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JJ Casas
I am JJ Casas, a San Francisco based photographer utilizing images as a brand narrative for individuals and companies.
I am JJ Casas, a San Francisco based photographer utilizing images as a brand narrative for individuals and companies.

JJ's posts

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I Waited An Hour for These Photos to “Develop”. Here’s Why.

I installed [another] photo app on my iPhone. I know I know, they’re a dime a dozen these days but this one is different. It actually slows you down instead of instantly sharing your moments. Why?

To focus on actually being in the moment.

The app is called 1 Hour Photo and it’s free from software developer Nevercenter.

The premise is simple: you take photos through the app and will wait exactly an hour later to see your “developed” monochrome images. Think of it exactly like 1 hour film processing: take your photos without ever seeing it before it’s developed from your local lab.

As a monochrome shooter especially on Instagram, this is just perfect for me.

Last night was my good friend’s birthday and we ate at a new restaurant [at least for me] called Limón Rotisserie in SF’s Mission district and it definitely was a charmer. And instead of being heads down editing the images and sharing the photos instantly, it allowed me to just take photos as needed and let me enjoy the company with great food that’s right in front of me.

This morning, I saw that 1 Hour Photo’s app notified me that my photos were done and was able to review them and inevitably, share them.

I’m learning it’s actually fun to have to wait and see your moments that you lived moments earlier.

It’s the anti-instant gratification/sharing photo app.

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Why the Fujifilm Instax 90 is My Favorite Camera to Date

I get it: Digital is cheap, convenient, and instant. You can surely have more trials and errors and it won’t cost you anything as you can simply press delete. I also get it that for the best quality, you’re not just looking at megapixels but high ISO with low noise and of course you need the best glass to put on that weather-sealed camera body.

But when you simply just want to shoot, nothing beats an automatic film camera. And oh, an automatic instant camera. No focusing, no need to base your exposure off your meter that’s either set to wide utilizing all of its 128 focus points, no need to determine the shutter speed if you want to introduce blur or not. Just press and cla-clink.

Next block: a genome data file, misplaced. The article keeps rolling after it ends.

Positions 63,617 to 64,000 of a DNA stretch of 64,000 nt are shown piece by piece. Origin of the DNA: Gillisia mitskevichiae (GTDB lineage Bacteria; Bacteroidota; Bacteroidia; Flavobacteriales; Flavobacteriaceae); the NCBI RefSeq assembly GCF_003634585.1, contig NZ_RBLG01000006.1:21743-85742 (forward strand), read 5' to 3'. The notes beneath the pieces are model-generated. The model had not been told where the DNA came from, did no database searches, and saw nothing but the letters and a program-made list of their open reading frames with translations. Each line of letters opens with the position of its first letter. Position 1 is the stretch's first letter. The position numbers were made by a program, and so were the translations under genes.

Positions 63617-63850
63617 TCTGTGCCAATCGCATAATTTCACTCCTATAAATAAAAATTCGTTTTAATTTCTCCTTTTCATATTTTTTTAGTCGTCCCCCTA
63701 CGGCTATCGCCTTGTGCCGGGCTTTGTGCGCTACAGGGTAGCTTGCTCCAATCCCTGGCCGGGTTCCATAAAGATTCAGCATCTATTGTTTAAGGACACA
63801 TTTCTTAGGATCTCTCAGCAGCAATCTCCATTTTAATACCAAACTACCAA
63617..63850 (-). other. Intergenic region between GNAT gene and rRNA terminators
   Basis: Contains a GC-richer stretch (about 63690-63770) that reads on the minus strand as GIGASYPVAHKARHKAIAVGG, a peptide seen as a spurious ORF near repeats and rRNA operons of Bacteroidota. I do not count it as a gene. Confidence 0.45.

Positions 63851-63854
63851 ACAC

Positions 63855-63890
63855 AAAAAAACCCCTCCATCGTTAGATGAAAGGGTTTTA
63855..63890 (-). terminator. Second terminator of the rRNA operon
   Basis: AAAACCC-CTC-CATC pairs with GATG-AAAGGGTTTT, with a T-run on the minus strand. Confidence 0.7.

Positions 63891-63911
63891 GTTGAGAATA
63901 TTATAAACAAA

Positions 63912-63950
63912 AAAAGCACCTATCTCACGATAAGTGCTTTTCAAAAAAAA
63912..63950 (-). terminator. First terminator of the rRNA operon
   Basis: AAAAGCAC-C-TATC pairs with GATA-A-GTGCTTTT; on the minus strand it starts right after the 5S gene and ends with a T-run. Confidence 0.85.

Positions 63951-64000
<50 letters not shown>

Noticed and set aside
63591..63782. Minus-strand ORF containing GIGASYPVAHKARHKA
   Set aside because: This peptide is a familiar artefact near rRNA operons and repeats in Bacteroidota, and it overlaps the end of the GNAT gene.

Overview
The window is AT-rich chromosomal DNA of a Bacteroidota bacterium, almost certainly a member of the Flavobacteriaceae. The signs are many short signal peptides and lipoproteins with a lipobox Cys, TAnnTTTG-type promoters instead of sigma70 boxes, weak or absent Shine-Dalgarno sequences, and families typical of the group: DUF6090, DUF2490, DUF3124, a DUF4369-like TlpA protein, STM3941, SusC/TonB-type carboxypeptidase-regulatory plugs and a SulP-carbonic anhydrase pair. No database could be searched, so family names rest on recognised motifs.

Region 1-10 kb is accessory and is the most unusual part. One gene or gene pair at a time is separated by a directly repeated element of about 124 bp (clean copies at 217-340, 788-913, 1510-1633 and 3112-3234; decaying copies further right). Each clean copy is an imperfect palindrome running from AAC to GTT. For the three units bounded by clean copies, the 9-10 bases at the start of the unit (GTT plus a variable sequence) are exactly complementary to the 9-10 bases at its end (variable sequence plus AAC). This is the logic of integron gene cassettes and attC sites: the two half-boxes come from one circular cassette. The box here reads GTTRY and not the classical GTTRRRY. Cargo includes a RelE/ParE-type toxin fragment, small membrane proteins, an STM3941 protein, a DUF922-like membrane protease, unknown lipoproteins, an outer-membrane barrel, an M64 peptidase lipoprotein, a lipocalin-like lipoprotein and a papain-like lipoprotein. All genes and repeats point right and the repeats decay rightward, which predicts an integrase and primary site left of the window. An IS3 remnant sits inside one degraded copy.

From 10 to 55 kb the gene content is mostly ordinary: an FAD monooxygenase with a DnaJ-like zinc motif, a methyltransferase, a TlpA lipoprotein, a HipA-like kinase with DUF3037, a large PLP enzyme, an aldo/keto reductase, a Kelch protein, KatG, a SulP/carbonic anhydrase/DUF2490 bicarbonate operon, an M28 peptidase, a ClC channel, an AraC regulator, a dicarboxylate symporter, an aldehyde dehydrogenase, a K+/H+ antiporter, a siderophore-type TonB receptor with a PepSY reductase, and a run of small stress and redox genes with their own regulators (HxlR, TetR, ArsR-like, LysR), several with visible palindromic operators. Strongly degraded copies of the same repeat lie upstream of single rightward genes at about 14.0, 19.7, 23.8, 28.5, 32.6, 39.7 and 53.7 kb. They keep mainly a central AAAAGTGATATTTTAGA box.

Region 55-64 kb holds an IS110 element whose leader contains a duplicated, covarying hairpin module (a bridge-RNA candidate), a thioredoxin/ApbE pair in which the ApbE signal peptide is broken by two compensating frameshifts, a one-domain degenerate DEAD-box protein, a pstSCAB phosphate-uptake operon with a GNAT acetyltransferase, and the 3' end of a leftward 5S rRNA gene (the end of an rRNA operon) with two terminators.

Hello Fujifilm Instax 90. And hello instant prints.

I just sold my Sony RX100 camera to a stranger who replied to my tweet that it was up for sale. Why? I don’t remember seeing any of the hundreds of photos I’ve taken with it in my hand to simply enjoy. And to be more specific, enjoy in my hands to see and feel. Ok that didn’t sound right—but you get the point.

Instead, just like many of us, it’s in our hard drives or in the cloud like Facebook, Google+, Flickr. Like many of us, we simply take photos on our phones, edit them with Vsco [seriously, you’re not using this? More on that later..], and then upload them to Instagram. 

And coming back to Vsco now, the filters simply emulate film. So why not just try shooting film?

It’s expensive. Yes, I know that. Doing the math, it’s $0.75 per print. A memory card for $20 holds hundreds of 18 megapixel images—I also know that. But that isn’t the point.

While this post is not a review of this great camera, I’ve realized it’s a review of how we take photos.

We’re constantly online. Just like how I’m writing this post on Tumblr and how you’re reading it. Yet, we beg to experience places and different surroundings. We want to unplug and just be with our friends and family. Oh that’s right, I need to check-in first, take a photo with my phone, wait, be sure to edit it first, upload it, and then wait to get our Likes. 

I’m guilty of this. We all are. 

While we are accustomed to taking pictures to show to others where we’ve been, who we’re with, what we’re eating, etc, we’ve forgotten to simply shoot for ourselves.

It’s the simpler pleasure of having and holding a moment that is only dear to us. A photo that is private until shared with someone next to you and a story that explains what’s happening in that very photo. The art form of storytelling is what I see is being lost if not forgotten today. And no, writing a long blurb as a description with hashtags doesn’t count.

To me, $0.75 is worth it for that one photo of a time that I want to remember. Because I’ll be honest with myself: I don’t randomly just turn on my computer, connect my 12TB hard drive, go to my archives and start reminiscing.

When I have kids, I want to grab the album, sit on the couch and tell them that I went karaoking in Japantown in San Francisco with my close friends to celebrate my company 8:45a’s first year anniversary. And yes, there was plenty of soju and beer to go around.

Post originally on my blog:

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<a class="ot-hashtag" href="">#hangoutsonair</a>Agnes Lee and Jane Park

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<a class='ot-hashtag' href=''>#hangoutsonair</a>Agnes Lee

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<a class='ot-hashtag' href=''>#hangoutsonair</a>Agnes Lee
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